Gallery: Reclaimed Seatbelt Cushions from TING London


Here at Inhabitat, we never tire of finding new chic products that reclaim everyday industrial materials. Some of our favorite finds are industrial or utilitarian objects that, with some brilliant creativity, have been repurposed into gorgeous goods for the home. Our latest trash-to-treasure discovery are these beautiful seatbelt cushions. Hand crafted in Europe by sustainable design company TING London, these cute and colorful pillows are made from reclaimed seat belts!

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  1. Loren Grace Dela Cruz October 22, 2013 at 6:33 am

    nice, I love it!
    I hope I can have one!

  2. nick June 13, 2008 at 9:15 am

    I think they have a nice look to them. Price is a bit out of my reach. I may have to wait to find one in a thrift store. :)

  3. jimmytofu June 13, 2008 at 8:27 am

    Recycled or not, a £65 price tag is enough to deter me when there are better alternatives.

  4. cpine June 12, 2008 at 3:45 pm

    BJ “dude”-
    memo to “People for the Purity of Eco-Speak”:
    from Random House Unabridged Dictionary, © Random House, Inc. 2006
    re·cy·cle [ree-sahy-kuhl]
    –verb (used with object) [Origin: 1925–30; re- + cycle]
    2. to alter or adapt for new use without changing the essential form or nature of: The old factory is being recycled as a theater.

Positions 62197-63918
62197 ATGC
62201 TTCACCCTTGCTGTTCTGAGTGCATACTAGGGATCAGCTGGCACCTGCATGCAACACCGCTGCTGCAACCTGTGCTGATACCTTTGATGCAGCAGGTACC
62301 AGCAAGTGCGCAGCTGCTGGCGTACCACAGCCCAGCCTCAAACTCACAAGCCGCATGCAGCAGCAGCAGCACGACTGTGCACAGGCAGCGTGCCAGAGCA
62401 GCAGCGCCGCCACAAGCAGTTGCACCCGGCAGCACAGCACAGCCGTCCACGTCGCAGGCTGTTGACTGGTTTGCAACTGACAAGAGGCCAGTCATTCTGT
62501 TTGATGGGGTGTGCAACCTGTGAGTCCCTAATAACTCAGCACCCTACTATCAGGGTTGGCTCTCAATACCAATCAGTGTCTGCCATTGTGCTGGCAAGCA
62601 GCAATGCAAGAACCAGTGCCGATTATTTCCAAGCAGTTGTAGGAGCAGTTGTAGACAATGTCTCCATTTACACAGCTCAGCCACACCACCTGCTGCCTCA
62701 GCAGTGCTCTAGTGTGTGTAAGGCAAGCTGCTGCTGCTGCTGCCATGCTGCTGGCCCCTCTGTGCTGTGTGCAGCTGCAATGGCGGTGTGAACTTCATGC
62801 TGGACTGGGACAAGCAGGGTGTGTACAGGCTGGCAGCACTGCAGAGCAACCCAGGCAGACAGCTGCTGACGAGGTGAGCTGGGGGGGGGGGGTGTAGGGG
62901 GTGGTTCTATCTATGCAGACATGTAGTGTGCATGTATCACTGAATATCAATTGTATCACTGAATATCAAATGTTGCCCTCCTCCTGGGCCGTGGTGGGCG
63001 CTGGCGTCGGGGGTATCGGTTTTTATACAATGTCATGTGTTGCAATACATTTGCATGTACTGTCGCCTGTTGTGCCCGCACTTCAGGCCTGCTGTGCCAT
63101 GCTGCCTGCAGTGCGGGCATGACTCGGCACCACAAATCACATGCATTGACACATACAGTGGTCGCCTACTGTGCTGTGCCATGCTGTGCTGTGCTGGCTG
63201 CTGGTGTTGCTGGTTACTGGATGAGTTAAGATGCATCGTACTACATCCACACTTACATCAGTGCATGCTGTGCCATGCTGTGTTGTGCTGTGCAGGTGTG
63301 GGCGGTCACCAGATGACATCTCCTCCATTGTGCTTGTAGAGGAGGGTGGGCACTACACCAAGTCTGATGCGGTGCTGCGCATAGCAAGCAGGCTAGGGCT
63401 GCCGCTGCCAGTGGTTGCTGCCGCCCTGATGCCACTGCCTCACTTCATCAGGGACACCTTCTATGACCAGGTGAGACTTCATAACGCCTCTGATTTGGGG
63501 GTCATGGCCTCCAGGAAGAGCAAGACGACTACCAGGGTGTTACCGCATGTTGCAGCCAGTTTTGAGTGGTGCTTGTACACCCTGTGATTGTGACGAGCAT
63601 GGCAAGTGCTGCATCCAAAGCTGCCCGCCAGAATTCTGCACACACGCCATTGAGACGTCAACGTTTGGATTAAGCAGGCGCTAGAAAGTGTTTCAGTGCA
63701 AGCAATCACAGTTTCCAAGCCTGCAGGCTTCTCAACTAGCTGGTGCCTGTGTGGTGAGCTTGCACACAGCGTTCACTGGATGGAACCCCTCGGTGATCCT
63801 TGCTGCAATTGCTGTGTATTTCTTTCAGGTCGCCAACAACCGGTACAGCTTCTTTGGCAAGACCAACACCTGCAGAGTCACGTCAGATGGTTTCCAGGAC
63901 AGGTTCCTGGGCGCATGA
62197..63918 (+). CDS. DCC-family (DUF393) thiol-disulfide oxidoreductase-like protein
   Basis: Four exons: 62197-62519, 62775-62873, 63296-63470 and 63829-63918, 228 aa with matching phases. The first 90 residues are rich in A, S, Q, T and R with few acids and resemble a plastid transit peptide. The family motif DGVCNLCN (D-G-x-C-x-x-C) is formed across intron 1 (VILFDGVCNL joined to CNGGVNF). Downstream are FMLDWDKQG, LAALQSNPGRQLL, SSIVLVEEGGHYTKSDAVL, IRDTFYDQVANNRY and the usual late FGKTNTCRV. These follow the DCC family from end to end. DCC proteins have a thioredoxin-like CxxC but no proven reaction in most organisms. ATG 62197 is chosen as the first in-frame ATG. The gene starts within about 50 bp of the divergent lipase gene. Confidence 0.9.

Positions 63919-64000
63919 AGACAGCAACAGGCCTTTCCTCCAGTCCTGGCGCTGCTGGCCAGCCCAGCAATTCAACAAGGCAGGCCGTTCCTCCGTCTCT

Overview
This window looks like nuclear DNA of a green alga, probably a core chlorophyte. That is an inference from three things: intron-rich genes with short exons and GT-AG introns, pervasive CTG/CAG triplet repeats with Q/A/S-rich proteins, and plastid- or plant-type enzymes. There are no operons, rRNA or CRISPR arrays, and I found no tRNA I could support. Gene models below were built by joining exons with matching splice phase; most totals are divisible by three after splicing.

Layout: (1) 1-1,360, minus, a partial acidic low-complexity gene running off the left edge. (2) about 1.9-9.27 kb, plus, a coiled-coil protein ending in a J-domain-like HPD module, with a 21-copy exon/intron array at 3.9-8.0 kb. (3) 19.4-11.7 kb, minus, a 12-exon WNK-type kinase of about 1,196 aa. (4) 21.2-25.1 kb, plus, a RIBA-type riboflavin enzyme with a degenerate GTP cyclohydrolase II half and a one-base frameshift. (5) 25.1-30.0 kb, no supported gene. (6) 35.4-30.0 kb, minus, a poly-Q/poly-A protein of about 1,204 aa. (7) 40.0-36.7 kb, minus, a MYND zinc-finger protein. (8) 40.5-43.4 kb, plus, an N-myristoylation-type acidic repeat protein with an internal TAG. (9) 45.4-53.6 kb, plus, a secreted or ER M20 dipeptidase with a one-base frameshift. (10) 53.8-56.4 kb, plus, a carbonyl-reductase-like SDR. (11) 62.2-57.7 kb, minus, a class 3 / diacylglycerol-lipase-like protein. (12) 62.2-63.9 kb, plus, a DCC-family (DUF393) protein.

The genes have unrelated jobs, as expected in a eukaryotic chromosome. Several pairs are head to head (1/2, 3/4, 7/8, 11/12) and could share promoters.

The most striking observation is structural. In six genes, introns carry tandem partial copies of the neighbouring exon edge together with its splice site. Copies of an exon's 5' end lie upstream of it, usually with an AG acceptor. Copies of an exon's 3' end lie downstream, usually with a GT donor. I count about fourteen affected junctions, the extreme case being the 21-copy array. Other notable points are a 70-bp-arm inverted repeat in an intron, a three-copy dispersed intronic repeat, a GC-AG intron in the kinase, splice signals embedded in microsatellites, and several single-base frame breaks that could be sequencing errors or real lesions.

3. to use again in the original form or with minimal alteration: The governor recycled some speeches from his early days.

    So, lime green never was popular even in Mom’s mini-van. And these were probably production over-runs in some place not North American in origin. BUT they are what they are, despite not haviing a Hummer or a Chevy beater or a Lotus dangling from them.
    What would you have done with them — replacement straps on the restraint gurney?
    BTW, regarding your mug shot — recycled, repurposed, reused, redirected or retouched?

  5. BJ June 12, 2008 at 7:25 am

    Repurposed, sure, but RECYCLED seat belts? I doubt it. How many lime green seat belts do you think you can collect from the local auto or aircraft junk yard, or every bone yard in England for that matter. Even if the material could be dyed, you’d never get post consumer seat belts from black to that bright light green. Come on, eco-babes, try doing your homework before you start shouting Buy, Buy, Buy from the roof tops.

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